NCAA Talk

The number-cruncher behind the Alabama of college e-sports

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Student analyst Mykolas Saulis works on a spreadsheet for Robert Morris University’s “League of Legends” team. (Yifan Wu/MEDILL)

The number-cruncher behind the Alabama of college e-sports

Yifan Wu

Special Contributor to CSNChicago.com

In a season-opener against an unranked and little-known opponent, a college powerhouse fell behind by one point for less than two minutes. However, the head coach, who just came off a brief stint in the pros, buried his face in his hands and sighed in disbelief before rifling through the team analyst's notepads.

No, it was not Alabama football but rather Robert Morris' varsity team playing "League of Legends," a free-to-play computer game, against Missouri Baptist. Like the Crimson Tide, who list six analysts on its staff directory, RMU e-sports leads the collegiate scene in support staff, starting with Mykolas "MykieMause" Saulis, a full-time analyst.

Up to six hours a day, five days a week, Saulis hovers behind the varsity team's gaming chairs during practice, taking notes and making observations. Sometimes, the computer network major joins the post-game huddle to discuss his findings. Often, Saulis finds a working station at the arena's corner and records his notes into a Google Docs spreadsheet.

"As of right now, the notes are very broad," Saulis said. "The spreadsheet has specific points we want to see the team work on, like specific timing to be aggressive. We try to get some sort of quantified result, and then you can track their progress."

When Drake Porter came to RMU as the head coach last October, he suggested the addition of a student-analyst, citing his experience working at Frank Gang Gaming, a professional team.

"Most of the pro teams have someone breaking down gameplays for them, and now the college scene is catching up," Porter said. "They can put it in numbers and let us know how the opponents play under different circumstances."

Read the full story at Medill Reports Chicago.

CSN Chicago, in partnership with Northwestern University,  features journalism by students in the graduate program at Medill School of Journalism. The students are reporters for Medill News Service. Medill faculty members edit the student work. Click here for more information about Medill.

NCAA is taking steps to allow student-athletes to make money off their likeness

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USA TODAY

NCAA is taking steps to allow student-athletes to make money off their likeness

Bulls rookie guard Coby White has talent, an infectious smile and an afro that makes him stand out on the court. It’s a fair bet he could have made some money off his likeness while he played at North Carolina if the rules allowed it.

The NCAA is taking steps towards allowing its athletes to do so, but there’s still a long way to go in the process. The organization’s Board of Governors unanimously voted to start the process. That vote moves things to the NCAA’s three divisions “to consider updates to relevant bylaws and policies,” as it was worded in the NCAA's press release.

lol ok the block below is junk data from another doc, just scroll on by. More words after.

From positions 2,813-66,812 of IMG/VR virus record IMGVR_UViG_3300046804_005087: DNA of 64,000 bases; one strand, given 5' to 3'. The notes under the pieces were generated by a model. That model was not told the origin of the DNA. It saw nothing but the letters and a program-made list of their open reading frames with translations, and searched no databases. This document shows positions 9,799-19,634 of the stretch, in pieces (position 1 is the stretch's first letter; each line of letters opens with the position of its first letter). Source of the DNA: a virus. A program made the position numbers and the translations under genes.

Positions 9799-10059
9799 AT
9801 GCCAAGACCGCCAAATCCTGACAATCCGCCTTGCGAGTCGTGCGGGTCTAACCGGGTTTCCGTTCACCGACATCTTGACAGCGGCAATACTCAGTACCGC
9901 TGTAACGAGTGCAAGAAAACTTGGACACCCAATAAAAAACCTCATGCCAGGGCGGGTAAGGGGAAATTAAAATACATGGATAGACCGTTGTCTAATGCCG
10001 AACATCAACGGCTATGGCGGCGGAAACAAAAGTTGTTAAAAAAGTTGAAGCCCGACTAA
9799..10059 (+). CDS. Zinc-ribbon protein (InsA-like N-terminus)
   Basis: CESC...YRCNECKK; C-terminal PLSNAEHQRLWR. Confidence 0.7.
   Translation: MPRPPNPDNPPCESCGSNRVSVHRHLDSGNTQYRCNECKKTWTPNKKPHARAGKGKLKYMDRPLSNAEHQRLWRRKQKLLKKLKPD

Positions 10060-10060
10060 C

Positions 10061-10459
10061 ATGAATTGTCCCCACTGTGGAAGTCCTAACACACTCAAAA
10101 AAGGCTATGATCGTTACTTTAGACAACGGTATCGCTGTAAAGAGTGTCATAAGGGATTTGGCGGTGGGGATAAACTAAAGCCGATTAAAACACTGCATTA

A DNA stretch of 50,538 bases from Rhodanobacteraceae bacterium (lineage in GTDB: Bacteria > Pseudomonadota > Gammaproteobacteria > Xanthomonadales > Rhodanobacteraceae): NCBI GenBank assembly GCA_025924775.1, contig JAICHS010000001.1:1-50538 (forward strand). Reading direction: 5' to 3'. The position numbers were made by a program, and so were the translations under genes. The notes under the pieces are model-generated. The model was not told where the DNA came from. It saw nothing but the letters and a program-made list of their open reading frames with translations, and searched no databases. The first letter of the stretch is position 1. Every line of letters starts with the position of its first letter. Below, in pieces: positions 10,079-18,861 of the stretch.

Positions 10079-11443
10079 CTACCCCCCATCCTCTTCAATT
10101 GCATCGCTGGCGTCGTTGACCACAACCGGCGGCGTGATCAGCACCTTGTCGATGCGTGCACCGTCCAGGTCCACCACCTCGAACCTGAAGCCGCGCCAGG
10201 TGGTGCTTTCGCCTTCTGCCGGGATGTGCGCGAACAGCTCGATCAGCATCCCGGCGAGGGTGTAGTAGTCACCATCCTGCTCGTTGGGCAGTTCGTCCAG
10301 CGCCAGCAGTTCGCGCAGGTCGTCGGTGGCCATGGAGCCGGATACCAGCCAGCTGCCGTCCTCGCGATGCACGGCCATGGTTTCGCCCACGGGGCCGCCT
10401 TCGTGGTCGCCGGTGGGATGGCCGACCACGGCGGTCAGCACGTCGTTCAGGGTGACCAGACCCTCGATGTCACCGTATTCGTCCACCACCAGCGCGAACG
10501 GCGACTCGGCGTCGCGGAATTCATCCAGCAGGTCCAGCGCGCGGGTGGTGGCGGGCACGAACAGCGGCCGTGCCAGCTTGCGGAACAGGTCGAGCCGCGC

“We must embrace change to provide the best possible experience for college athletes,” said Michael V. Drake, the chair of the board and president of Ohio State. “Additional flexibility in this area can and must continue to support college sports as a part of higher education. This modernization for the future is a natural extension of the numerous steps NCAA members have taken in recent years to improve support for student-athletes, including full cost of attendance and guaranteed scholarships.”

The board asked each division (Division I, Division II, Division III) to make any new rules immediately and no later than January 2021.

It’s important to note that none of the changes are final, or even imminent. It’s still relevant that the NCAA is going through the process at all, after being so strongly in favor of amateurism across the board for its student-athletes.

The potential changes would not allow for compensation based on performance or participation in a sport. Of course, the natural grey area is that higher performing athletes will be more marketable so they would be compensated on performance indirectly.

This comes after California passed legislation to allow college athletes to receive endorsement/sponsorship money and other states are pursuing similar.

This is still far from being official or finalized, but it will continue to be a major story in college sports over the next couple years.

Dave Leitao suspended 3 games, DePaul put on 3-year probation

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USA TODAY

Dave Leitao suspended 3 games, DePaul put on 3-year probation

The DePaul men's basketball team has been placed on three-year probation and head coach Dave Leitao has been suspended three games for the 2019-20 season, the NCAA announced on Tuesday.

The program was found guilty of "failing to promote an atmosphere of compliance while Leitao did not "prevent violations from occurring in his program."

A Division I Committee on Infractions panel concluded that a "former DePaul associate head coach violated NCAA ethical conduct rules when he knowingly directed the former assistant director of basketball operations to provide impermissible recruiting benefits to a recruit."

The NCAA found that three coaches knew about the situation but failed to report the infractions. DePaul will vacate all wins earned while the ineligible player competed and suffer recruiting restrictions. They were also fined $5,000 plus 1% of the men's basketball program budget.

In 2019, DePaul had their first winning season since 2007 by going 19-17.